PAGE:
2013-07-22

Co.Labs

Why Britain's New Porn Filter Is Doomed To Fail

Not least because it may not work at all.



David Cameron, Britain's prime minister, announced a number of initiatives against online pornography today, beginning with a nationwide filtering of pornographic content at the ISP level that consumers have to deliberately deactivate if they want to view adult content. It's all about protecting the public and stamping out child abuse.

Further, "extreme pornography" such as simulated rape is to be deemed illegal, and in collaboration with sites like Twitter—which will implement filters to prevent unacceptable pornography being shown on its services—there's going to be a push to prevent such images from being promoted online.

But the prime minister's move prompted some serious controversy online. Some are suggesting that the new regulations constitute censorship, and that there are already many protections in place to prevent abusive adult content on the web, including the "corroding" images that Cameron wishes to outlaw. The intimation is that Britain's new attack on porn is a gateway to censorship, and that the net it casts now could easily be expanded in years to come to cover other content deemed "unacceptable" to the state.

Also in the Internet's cross hairs is the system that the U.K.'s porn filters will use. It's said to be keyword based, with the Child Exploitation and Online Protection Centre drawing up "abhorrent" words that will be blocked in an attempt to curb pedophiles.

But this exposes Cameron's system to a number of problems that begin with the very choice of words themselves. In the U.K. this is typified by the "Scunthorpe problem." Scunthorpe is a town of about 72,000 people in the east of the U.K., proudly drawing its name from the older "Escumetorp," Old Norse for "Skuma's homestead." But the second to fifth letters of the town's very name could pose a problem to very blunt-edged porn keyword filters. Similarly, if one includes American terminology, the small Devon town of Westward Ho! (one of the very few places to include a "!" in its name) may also be under threat.

These two linguistic examples are a little lighthearted—though the thousands of people living there may disagree—but there are worse problems. Tumblr's recent attempts at completely dead-stocking adult content are a perfect demonstration of this: As part of its tech-led crackdown, Tumblr also included bans on keywords like "#gay", which was seen by many as a barefaced snub to millions of homosexual people around the world. Adult content is also not necessarily pornography, and as author Nick Harkaway demonstrated via tweet, he couldn't even access the Prime Minister's announcement because porn blockers prevented him from seeing it. Educational sites that include adult content could also be affected.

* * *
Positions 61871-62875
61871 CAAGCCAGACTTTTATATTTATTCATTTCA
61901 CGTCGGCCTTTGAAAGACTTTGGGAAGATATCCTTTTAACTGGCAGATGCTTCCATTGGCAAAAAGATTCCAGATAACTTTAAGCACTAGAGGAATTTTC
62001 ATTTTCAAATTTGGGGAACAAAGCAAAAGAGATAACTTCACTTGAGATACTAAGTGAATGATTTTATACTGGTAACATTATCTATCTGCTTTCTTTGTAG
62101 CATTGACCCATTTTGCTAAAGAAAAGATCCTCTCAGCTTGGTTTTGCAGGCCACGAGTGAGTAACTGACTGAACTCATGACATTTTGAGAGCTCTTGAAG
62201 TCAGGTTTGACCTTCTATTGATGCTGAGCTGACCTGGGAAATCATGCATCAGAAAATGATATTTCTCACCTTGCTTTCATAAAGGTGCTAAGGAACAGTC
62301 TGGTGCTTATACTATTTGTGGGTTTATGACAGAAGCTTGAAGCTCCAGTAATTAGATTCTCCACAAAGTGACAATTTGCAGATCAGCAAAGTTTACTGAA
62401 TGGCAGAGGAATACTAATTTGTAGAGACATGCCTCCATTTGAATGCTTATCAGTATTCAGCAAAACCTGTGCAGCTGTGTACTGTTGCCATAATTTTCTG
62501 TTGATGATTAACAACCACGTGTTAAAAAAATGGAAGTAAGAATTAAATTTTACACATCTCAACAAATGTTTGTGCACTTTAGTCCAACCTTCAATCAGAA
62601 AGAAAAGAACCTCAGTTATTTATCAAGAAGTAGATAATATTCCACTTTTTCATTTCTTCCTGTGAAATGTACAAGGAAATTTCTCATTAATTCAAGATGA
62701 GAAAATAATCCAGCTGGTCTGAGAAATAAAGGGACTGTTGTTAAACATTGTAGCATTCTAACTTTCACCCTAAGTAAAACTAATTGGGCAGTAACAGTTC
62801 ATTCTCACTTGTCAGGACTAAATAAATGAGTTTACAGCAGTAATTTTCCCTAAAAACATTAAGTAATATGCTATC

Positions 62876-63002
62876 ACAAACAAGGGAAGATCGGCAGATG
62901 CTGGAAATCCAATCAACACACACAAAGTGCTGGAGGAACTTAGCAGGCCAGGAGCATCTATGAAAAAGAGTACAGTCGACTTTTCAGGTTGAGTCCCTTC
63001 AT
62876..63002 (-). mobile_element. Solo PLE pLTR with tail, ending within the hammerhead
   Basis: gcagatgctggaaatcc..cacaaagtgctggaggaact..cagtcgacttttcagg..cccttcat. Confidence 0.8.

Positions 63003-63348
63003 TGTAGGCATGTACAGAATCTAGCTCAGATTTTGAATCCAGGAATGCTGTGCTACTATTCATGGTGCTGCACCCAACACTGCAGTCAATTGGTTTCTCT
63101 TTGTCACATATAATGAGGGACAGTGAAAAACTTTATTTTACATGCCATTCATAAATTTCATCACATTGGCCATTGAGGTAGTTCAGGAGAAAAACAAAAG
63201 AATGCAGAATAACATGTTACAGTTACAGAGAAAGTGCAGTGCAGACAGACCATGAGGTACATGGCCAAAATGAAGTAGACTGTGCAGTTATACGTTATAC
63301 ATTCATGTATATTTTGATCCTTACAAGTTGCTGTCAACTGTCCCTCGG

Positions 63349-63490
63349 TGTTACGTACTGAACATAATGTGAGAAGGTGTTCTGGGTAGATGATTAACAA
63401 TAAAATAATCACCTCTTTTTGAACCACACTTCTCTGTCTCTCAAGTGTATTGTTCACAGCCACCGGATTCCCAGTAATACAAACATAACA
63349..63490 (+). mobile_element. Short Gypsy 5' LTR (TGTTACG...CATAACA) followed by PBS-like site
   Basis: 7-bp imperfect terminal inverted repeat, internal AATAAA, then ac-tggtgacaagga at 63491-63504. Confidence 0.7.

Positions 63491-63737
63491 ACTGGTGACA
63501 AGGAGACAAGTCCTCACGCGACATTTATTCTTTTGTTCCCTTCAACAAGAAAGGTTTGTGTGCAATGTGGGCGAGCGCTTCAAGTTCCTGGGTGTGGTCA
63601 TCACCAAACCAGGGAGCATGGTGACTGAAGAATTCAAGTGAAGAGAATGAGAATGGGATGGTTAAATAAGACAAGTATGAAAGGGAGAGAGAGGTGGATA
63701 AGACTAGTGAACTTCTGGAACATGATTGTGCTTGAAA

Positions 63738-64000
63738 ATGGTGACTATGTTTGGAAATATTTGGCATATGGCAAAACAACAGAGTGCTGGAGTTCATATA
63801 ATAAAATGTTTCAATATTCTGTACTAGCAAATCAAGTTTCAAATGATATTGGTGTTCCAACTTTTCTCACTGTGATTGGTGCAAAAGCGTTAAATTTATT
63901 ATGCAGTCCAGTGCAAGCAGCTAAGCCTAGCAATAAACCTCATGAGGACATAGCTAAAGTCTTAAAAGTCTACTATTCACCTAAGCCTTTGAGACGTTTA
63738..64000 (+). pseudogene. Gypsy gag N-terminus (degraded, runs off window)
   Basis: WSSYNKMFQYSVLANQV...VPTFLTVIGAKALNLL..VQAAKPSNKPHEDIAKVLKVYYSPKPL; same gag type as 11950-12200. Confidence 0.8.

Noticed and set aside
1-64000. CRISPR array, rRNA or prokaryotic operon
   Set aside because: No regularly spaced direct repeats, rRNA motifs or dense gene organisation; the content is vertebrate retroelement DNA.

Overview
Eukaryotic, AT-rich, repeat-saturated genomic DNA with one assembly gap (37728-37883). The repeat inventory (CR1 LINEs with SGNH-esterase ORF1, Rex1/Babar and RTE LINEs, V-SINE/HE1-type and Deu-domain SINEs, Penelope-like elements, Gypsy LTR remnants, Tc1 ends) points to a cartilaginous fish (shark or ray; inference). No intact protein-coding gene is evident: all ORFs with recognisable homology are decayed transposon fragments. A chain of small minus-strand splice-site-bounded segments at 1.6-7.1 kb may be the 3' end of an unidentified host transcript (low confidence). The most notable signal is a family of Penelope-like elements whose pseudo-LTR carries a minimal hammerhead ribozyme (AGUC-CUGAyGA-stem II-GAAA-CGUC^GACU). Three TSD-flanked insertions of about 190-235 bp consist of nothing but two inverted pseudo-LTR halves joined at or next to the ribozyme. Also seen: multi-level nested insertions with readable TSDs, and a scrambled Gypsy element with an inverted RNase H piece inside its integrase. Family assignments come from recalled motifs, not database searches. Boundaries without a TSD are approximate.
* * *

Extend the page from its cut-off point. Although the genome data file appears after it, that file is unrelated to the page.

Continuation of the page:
Finally, Cameron's suggestions ignore the ingenuity of the Internet. It wouldn't be hard for a developer to build a service that filters out blacklisted words from any website and serve it to British citizens without being caught by the filters. It would also be easy for folks determined to dodge the filters to coin new terminology that's one step ahead of the censors—much in the same way Chinese citizens use colorful terminology to talk about banned political topics. The censorship list would likely expand to include those new terms, but that means the censors would be playing a game of catch-up and that the porn filters might start accidentally filtering out so much meaningful content that they become useless.

No one would contend that an effort to stamp out online images of child abuse is a bad thing. In fact, it's admirable. But the PM seems to be planning to use some very blunt tools to do the job, and that risks damaging his entire system.

[Image: Flickr user Vaughan Leiberum]






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2 Comments

  • Krr711

    If these laws can prevent a young girl from falling into the porn industry, even just one, then it is worth it. I would not want my daughter doing this. This is not about freedom and rights but more about being responsible and realizing that a society can enjoy its freedoms and take pleasure in the gifts God has given us but does not necessarily fall directly into a First Amendment issue. This industry has its share of casualties. Go to Youtube, then go to the videos that pay homage to those the men and women in porn that died early, way to early. At the end of each tribute pic there are a few words how they died. Just watch one of the videos, and ask you heart, "Are we as a society willing to pay this high cost of virtue and life for a little pleasure and so some can get wealthy?" Before we judge the U.K. lets not compare them to China and wait and see how it turns out for them.

  • Aubreythecat

     Most of those people on the Youtube commemoration videos died as a result of car crashes, stuff like that. And if they died of something like drug abuse, are you going to do something to stop any young girl (or any young person) from getting into any branch of the entertainment industry? Because exactly the same kind of thing goes on there.

    Besides, none of Cameron's ideas are intended to stop people from entering the sex industry: and his economic policies are ensuring that many more people - yes, young girls as well - are going into the sex industry than would be otherwise. And pretending to be protecting children at the same time as cutting the wages and benefits that their parents are allowed is pathetic, really.